When can I claim compensation?
If you have been injured physically or psychologically by a healthcare practitioner’s (doctor, nurse, midwife, dentist, health visitor etc.) negligence, you may be able to claim compensation. If you are not sure whether to try to claim compensation, seek advice from Williamsons Solicitors who offer a free initial interview.
What can I claim compensation for?
You can claim compensation for any injuries and financial losses that you can prove were caused as a result of the negligent treatment, together with any expenses you have incurred, which would not have incurred had the treatment provided not been negligent.
How do I find the right solicitor?
You should use a local solicitor who specialises in the field of clinical negligence; they will understand the medical and legal issues. The Clinical Negligence Department of Williamsons Solicitors is approved by the Legal Services Commission and Action against Medical Accidents (AvMA), and by the Law Society’s accreditation panel.
Are there any time limits to bring a claim?
In general, you must bring a claim for clinical negligence within three years from either:
- the date of the treatment that caused your injury; or
- the first date you could have reasonably discovered that you had suffered an injury wrongfully (date of knowledge).
However, there are exceptions to the three-year time limit for children under 18 and those who cannot manage their own affairs because of a mental disability. In certain circumstances, a Judge may allow somebody to bring a claim after the three-year time limit.
How do I fund any claim?
There are several different ways to cover the legal costs, including;
- Legal Aid, although this is now only available for children who have suffered severe neurological injury at birth, or within 8 weeks of birth, and for advice and representation at an inquest in certain circumstances.
- Legal expenses insurance
- No win – No fee agreements – If it is considered the claim has a reasonable chance of success, Williamsons Solicitors often pursue cases in this way
- Trade union help
How will a Solicitor assess my case?
When you first speak with a solicitor, they will make an assessment to decide whether they want to take on your case, based on how strong your case is. The Solicitor will base their decision on:
1. What happened, particularly everything you can tell them;
2. Your medical records, if you have them;
3. Any complaints letters or other papers;
4. How much your claim could be worth; and
5. The medical and legal issues.
What do I have to prove to obtain compensation?
You must prove two things:
- That the care you received was below the standard that you could reasonably expect from a competent healthcare professional practising in that area of medicine (breach of duty); and
- That you have probably suffered a physical or psychological injury as a result of the negligent act/omission (causation).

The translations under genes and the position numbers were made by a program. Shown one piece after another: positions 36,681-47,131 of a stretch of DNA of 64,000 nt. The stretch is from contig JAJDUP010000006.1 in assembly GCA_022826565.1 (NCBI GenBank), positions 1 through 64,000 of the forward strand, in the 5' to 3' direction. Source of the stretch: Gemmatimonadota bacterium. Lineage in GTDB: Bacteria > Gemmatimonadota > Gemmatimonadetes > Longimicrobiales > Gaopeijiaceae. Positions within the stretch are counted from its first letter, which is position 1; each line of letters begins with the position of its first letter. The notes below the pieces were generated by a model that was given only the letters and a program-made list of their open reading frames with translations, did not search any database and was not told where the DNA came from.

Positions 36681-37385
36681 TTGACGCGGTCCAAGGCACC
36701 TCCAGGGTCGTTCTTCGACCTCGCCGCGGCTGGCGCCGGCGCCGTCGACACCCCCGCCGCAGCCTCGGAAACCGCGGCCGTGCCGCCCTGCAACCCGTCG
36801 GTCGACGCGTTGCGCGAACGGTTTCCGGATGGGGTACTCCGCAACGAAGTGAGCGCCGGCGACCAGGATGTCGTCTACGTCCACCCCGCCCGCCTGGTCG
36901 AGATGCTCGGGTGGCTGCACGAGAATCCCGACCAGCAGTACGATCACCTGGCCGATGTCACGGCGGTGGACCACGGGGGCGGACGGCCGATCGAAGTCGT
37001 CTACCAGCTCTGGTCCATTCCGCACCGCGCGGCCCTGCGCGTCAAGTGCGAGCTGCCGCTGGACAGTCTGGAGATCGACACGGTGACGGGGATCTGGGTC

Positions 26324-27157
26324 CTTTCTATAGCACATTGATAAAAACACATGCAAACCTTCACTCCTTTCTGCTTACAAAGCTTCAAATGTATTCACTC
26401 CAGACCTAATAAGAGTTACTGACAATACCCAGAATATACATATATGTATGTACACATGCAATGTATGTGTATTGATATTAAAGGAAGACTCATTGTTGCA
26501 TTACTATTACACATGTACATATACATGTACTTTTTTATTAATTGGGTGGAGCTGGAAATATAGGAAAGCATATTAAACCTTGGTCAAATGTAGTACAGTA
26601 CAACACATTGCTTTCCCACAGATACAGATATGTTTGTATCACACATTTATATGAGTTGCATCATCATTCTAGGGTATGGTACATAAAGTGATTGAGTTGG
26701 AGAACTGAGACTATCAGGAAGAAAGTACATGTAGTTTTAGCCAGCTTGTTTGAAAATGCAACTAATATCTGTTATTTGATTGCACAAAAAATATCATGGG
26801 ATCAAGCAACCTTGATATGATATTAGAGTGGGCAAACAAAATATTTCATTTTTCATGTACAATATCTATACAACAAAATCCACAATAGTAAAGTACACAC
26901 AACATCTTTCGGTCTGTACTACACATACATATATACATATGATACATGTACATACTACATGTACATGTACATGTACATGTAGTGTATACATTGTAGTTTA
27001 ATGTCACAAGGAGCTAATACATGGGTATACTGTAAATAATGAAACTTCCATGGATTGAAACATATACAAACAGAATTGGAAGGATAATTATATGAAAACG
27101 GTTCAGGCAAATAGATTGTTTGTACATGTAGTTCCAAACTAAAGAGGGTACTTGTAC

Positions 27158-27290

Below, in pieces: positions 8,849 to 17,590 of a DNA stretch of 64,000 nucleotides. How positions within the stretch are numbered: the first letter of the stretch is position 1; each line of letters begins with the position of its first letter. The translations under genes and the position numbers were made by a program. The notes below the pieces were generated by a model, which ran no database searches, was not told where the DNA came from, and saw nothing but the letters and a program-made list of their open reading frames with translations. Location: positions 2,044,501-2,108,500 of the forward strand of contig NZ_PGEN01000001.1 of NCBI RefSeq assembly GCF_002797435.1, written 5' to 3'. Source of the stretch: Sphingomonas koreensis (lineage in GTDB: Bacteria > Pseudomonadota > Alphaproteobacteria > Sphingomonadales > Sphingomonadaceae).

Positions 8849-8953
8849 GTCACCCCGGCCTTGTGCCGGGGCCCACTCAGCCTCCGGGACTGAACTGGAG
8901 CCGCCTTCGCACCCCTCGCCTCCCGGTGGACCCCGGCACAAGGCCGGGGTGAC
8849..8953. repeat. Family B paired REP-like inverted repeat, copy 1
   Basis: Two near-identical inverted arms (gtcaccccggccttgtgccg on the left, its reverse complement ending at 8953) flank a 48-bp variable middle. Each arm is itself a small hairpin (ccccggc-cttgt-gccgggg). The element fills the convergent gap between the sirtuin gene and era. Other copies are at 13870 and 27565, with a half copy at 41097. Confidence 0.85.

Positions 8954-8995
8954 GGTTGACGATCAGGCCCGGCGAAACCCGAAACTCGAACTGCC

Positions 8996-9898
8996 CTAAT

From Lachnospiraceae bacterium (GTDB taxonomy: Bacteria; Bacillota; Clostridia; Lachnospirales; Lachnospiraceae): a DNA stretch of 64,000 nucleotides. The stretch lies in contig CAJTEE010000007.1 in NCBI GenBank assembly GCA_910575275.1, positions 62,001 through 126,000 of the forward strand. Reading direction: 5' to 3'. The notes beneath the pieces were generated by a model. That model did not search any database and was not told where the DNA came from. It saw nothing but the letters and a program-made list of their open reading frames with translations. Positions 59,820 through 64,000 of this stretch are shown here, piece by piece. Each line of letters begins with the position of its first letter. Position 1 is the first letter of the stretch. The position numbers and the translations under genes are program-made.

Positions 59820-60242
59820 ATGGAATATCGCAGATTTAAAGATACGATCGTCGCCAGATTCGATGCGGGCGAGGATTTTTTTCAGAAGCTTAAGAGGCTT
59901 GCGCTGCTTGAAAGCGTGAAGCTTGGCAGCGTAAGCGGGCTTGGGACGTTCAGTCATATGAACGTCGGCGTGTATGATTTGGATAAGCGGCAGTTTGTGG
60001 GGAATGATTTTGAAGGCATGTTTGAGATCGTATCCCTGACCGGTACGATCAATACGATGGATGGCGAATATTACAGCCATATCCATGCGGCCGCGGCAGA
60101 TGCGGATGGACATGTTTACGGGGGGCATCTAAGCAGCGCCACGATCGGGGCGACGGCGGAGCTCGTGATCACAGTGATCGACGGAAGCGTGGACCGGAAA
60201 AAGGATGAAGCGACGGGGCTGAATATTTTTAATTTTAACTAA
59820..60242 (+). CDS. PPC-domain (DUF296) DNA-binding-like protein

How much compensation will I get?
It is difficult to say at the outset of a claim what the likely damages will be. The amount of damages depends on a number of factors including:
1. The nature and significance of the injury;
2. Whether the injury has long-term or short-term effects;
3. Whether you have been unable to work as a result of the injury.
4. Whether any care has been provided, or is likely to be required in the future.
Who pays for my claim?
There are a number of ways to fund Clinical Negligence Claims, as follows:
Pre-existing legal expenses insurance – which is often found on home insurance policies;
Public Funding (previously known as Legal Aid) – Public Funding is available for a limited type of clinical negligence matter; and you would need to be financially eligible. This form of funding is generally only available to children injured in the first 8 weeks of his/her life.
Conditional Fee Agreements – Otherwise known as No Win, No Fee Agreements – this can initially be entered with/without an After the Event Insurance policy in place (After the Event insurance is an insurance against items not covered by the Conditional Fee Agreement). Whether such a policy will be available to you will depend on the prospects of success of your claim at the outset.
We will always discuss with you the best funding option available to you and fully explain everything. If your claim is successful, most of your legal costs will be payable by the Defendant.
How long will it take?
This can vary significantly from case to case. Once funding has been arranged, we anticipate that the initial investigations will take between six-to-nine months. During this time we will obtain your medical records, have them collated and a chronology of your clinical history drafted, and, if appropriate, forward them to an appropriate expert to prepare a report considering the issues in your case. At that time we would hope to be in a position to advise you as to whether your claim can be pursued further.